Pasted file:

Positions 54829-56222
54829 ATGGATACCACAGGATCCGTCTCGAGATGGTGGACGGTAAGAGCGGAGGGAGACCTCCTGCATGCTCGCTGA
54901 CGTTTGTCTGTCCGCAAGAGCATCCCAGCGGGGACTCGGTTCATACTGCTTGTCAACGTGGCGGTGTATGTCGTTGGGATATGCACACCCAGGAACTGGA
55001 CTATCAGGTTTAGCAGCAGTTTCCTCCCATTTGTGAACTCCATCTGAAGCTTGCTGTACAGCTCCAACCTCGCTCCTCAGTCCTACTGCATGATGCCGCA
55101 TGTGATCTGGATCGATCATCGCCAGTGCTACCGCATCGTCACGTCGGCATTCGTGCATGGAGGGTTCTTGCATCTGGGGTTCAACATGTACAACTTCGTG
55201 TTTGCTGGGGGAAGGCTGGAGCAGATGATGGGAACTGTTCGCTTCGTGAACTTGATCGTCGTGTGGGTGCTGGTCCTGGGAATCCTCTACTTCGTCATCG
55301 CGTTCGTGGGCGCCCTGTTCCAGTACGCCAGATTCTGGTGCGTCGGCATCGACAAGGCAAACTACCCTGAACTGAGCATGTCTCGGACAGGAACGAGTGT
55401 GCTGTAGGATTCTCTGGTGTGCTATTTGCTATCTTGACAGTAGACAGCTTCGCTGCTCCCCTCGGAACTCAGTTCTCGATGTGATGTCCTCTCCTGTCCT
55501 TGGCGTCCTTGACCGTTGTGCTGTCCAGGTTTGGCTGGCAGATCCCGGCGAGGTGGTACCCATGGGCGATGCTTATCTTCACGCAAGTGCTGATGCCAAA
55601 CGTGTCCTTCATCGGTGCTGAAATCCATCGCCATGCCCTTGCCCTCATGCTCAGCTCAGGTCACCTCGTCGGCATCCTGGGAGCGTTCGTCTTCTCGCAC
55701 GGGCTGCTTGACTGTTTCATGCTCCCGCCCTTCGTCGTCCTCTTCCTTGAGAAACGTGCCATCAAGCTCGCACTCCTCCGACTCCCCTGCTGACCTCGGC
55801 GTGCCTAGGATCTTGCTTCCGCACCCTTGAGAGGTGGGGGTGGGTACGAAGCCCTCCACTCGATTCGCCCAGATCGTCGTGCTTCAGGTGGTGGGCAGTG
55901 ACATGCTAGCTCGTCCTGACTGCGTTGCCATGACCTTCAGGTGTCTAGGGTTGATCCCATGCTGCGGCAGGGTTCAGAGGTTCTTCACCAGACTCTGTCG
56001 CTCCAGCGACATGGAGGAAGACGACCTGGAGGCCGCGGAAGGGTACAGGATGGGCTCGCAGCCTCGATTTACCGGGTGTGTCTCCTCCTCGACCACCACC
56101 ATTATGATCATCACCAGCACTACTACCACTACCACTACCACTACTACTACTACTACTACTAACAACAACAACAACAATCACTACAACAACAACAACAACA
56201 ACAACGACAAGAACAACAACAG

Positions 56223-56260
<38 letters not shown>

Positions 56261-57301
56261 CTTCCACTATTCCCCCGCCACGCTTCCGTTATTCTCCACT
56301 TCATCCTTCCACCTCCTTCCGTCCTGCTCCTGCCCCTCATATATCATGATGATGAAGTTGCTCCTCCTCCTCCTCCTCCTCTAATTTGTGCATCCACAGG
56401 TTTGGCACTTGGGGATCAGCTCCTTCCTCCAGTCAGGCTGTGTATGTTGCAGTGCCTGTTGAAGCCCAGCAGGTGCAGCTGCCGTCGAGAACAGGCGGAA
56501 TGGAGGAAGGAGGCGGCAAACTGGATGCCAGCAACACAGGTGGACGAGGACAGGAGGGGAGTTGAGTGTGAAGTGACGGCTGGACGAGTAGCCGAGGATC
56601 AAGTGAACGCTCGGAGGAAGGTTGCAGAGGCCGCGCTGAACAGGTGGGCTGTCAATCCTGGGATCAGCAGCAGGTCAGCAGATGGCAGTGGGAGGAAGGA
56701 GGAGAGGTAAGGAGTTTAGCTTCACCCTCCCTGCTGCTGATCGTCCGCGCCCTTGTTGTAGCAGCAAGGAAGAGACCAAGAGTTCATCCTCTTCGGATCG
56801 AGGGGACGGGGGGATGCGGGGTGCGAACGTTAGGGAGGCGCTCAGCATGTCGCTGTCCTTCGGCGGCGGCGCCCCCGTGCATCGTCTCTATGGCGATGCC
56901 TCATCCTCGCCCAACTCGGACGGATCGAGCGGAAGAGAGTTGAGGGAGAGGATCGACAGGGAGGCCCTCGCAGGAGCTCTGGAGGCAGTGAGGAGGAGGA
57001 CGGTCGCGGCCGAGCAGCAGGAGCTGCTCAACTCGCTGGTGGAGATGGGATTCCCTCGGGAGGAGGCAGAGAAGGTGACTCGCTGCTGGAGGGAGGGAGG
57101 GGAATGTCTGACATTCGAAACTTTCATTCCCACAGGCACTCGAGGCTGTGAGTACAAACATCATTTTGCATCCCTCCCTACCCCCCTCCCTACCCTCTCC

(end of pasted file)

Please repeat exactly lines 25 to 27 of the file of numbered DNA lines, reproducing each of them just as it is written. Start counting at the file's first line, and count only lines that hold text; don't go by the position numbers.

56701 GGAGAGGTAAGGAGTTTAGCTTCACCCTCCCTGCTGCTGATCGTCCGCGCCCTTGTTGTAGCAGCAAGGAAGAGACCAAGAGTTCATCCTCTTCGGATCG
56801 AGGGGACGGGGGGATGCGGGGTGCGAACGTTAGGGAGGCGCTCAGCATGTCGCTGTCCTTCGGCGGCGGCGCCCCCGTGCATCGTCTCTATGGCGATGCC
56901 TCATCCTCGCCCAACTCGGACGGATCGAGCGGAAGAGAGTTGAGGGAGAGGATCGACAGGGAGGCCCTCGCAGGAGCTCTGGAGGCAGTGAGGAGGAGGA